“But it was Stan’s warm and nurturing relationships with us that were most important and what we most cherish,” Dr. Levy said. “There are so many of us around the world who were lucky enough to come to Rochester and train under his guidance. He most deservedly takes his place amongst a Rochester group of significant, world renowned educators, researchers and contributors to the dental profession that includes Basil Bibby, Helmut Zander, Michael Buonocore, and Bejan Iranpour.”
In 1994, Dr. Handelman handed the baton to Dr. Hans Malmstrom, who first met him at an American Dental Education Association meeting a few years before he even considered coming to Rochester.
“He was leading a seminar on postdoctoral general dentistry education,” Dr. Malmstrom recalled. “I was immediately impressed by the way he led the discussion – listening carefully and permitting everyone’s viewpoint to be heard. I sensed the respect he had among the academic community.”
Dr. Malmstrom’s many fond memories include Stan’s sincere desire to contribute to his success as the new chair. “He guided me in so many ways, even after his retirement.” Annual leadership retreats included passionate discussions about the AEGD program and its direction, and educational needs of general dentistry, in addition to a little recreational sailing and hiking.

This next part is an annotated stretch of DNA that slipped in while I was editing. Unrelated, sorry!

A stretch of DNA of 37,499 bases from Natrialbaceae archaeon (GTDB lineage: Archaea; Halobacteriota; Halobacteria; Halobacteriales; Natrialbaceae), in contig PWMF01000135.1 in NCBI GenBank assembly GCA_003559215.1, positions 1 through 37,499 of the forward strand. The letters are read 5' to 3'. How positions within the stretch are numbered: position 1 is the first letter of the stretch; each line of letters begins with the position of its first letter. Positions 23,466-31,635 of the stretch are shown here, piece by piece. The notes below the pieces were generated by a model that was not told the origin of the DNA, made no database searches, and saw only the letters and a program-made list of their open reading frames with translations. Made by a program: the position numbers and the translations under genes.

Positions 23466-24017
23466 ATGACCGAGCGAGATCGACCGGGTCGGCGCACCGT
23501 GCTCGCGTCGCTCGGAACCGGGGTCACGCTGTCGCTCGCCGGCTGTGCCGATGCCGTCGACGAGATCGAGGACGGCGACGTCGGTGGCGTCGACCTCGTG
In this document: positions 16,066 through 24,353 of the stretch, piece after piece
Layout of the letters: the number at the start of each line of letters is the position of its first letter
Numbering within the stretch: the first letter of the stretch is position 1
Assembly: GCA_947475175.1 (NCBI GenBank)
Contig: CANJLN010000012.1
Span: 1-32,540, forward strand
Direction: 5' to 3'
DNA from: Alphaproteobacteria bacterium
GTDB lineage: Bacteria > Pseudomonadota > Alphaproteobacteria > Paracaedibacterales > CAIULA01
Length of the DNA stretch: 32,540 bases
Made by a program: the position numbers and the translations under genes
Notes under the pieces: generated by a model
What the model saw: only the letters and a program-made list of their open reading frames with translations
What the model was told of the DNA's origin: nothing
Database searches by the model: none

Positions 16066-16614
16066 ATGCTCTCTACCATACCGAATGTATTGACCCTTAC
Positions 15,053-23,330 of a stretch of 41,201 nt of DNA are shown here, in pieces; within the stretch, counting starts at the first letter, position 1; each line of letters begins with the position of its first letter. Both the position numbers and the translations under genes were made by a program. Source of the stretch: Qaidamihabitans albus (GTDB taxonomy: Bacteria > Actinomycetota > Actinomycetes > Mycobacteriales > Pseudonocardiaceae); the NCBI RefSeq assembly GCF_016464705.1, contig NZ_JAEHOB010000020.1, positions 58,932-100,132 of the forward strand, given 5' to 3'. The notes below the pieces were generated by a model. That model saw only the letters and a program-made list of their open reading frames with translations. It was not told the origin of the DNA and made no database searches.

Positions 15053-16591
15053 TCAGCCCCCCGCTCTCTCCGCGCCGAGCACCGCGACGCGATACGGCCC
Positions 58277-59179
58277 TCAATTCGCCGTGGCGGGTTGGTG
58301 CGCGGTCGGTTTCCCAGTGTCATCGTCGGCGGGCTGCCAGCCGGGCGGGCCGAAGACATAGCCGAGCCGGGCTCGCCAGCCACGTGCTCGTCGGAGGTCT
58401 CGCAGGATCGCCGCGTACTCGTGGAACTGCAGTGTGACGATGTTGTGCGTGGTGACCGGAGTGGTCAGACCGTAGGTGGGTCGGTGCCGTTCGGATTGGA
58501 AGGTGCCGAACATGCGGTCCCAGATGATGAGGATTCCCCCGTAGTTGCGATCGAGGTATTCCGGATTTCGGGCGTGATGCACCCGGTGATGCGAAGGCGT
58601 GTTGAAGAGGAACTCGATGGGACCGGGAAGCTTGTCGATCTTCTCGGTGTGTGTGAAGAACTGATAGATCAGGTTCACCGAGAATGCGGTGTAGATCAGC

“I always looked forward to these retreats for rejuvenation and to learn from a true gentleman, one who respected all people, who strongly believed in inclusiveness and quality regardless of race, gender, religious belief or ethnic background,” Dr. Malmstrom continued. “His beliefs helped shape the AEGD program, the Department of General Dentistry and EIOH as a multicultural, diverse and inclusive environment.”
To that end, Sari Alzoubi, a current AEGD resident, is very grateful for everything Stan did, and told him just that this past May at the yearly picnic following the Handelman Conference.
“I told him without an AEGD accredited program for international graduates, it would be impossible for people like me to practice dentistry in the U.S.,” said Alzoubi, who became close to Stan over the last several months. “He was like a second father to me as well as my children’s grandfather.”
With the help of Allen and Bruce, Sari and her kids enjoyed spending time with Stan, whether they were eating homemade Indonesian food or going out to eat, strolling along the riverside, listening to music, playing cards or sharing cultural and religious traditions. Despite his increasing physical limitations, he was always so positive and witty, and a true lover of life.
“After his death, the Handelman family overwhelmed me and my children with warmly open arms welcoming us into his extended family,” Sari said. “Stan gave his family to be part of my own, which is what Eastman Institute for Oral Health is all about. We are one big close family, no matter what our background is.”
“His contributions to postdoctoral general dentistry education, General Dentistry Department and EIOH cannot be overstated,” added Dr. Malmstrom. “Everyone is going to miss him as a colleague, friend, mentor and role model.”